In addition, some experts have opined that through the ‘choice of law’ provision, the testator could even force the application of a trust on assets in France, even though the civil law of France does not recognize the nature of a trust. [2]These authors argue that the Regulation requires a member country to adapt the rights and obligations applicable in trust law to a corresponding right in their domestic law in order to ensure that the testator’s wishes are respected.

Right then. Another country’s law can be chosen to apply to estate assets in France.  Does that take care of it?  Not necessarily…. Something that goes against international public order in France cannot be overridden by a choice of another country’s estate laws.    The principles of public order in France include the rights and dignity of human beings, the basic laws of political, family and social rights of French society, and other fundamental features of French law.   Any attempted infringement of these principles by foreign law would be blocked in France.  Consequently if the testator’s stated intent is judged to be contrary to international public order in France, it will not be possible to apply that stated intention to assets in France.

In summary then, the EU Regulation offers two choices:

  1. The testator can decide to not make a choice of laws, in which case there is a risk that the French law may apply. Therefore it is important to consider these risks based on the nature of the assets and wishes.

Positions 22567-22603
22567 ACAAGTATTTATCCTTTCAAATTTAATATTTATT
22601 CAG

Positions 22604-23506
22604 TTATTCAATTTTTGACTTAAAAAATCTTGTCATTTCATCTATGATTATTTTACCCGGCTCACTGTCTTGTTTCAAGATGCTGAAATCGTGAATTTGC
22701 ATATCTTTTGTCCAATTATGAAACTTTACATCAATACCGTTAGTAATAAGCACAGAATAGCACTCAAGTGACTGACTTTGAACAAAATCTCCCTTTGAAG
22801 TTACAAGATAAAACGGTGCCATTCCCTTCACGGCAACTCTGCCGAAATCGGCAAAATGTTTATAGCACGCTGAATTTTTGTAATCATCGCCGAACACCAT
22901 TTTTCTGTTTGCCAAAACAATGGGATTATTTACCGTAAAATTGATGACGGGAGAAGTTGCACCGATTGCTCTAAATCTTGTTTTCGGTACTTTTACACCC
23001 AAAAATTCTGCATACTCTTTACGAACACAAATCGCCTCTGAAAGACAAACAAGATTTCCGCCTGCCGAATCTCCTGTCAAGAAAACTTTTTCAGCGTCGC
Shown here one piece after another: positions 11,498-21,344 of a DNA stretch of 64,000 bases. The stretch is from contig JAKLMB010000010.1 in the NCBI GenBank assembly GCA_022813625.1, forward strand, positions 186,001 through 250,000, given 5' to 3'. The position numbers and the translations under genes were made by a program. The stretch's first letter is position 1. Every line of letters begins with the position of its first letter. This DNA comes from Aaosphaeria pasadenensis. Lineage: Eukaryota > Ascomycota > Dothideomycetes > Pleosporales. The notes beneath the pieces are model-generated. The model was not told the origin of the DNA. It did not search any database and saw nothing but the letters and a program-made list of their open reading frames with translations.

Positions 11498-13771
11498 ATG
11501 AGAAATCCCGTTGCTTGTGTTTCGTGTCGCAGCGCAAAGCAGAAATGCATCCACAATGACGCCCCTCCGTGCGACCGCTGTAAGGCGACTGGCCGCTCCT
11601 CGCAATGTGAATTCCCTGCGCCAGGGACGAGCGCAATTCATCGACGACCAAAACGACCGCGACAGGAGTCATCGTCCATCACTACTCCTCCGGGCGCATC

2. The testator can make a clear choice of applicable law for the entirety of his or her estate, such as either Canadian or French law, so long as the basic principles of international public order in French law are not infringed when the Canadian law is applied to the testator’s Will.

3)  Forced Heirship

The principle of forced heirship (‘réserve héréditaire’) is a mainstay of any civil law jurisdiction.   The question of whether this is simply a question of codified statute law or ‘public order’ has been a matter of much debate and uncertainty in France.  Two recent court decisions (both released on September 27, 2017) have stated that a foreign law which does not incorporate a forced heirship regime could nevertheless be applied in France.  This would suggest that forced heirship is not automatically saved under international public order.  Some caution must be exercised: these decisions are not officially reported, indicating that France’s judiciary is not yet ready to publicize them as principles of French law.  The decisions may be non-binding and limited to their facts.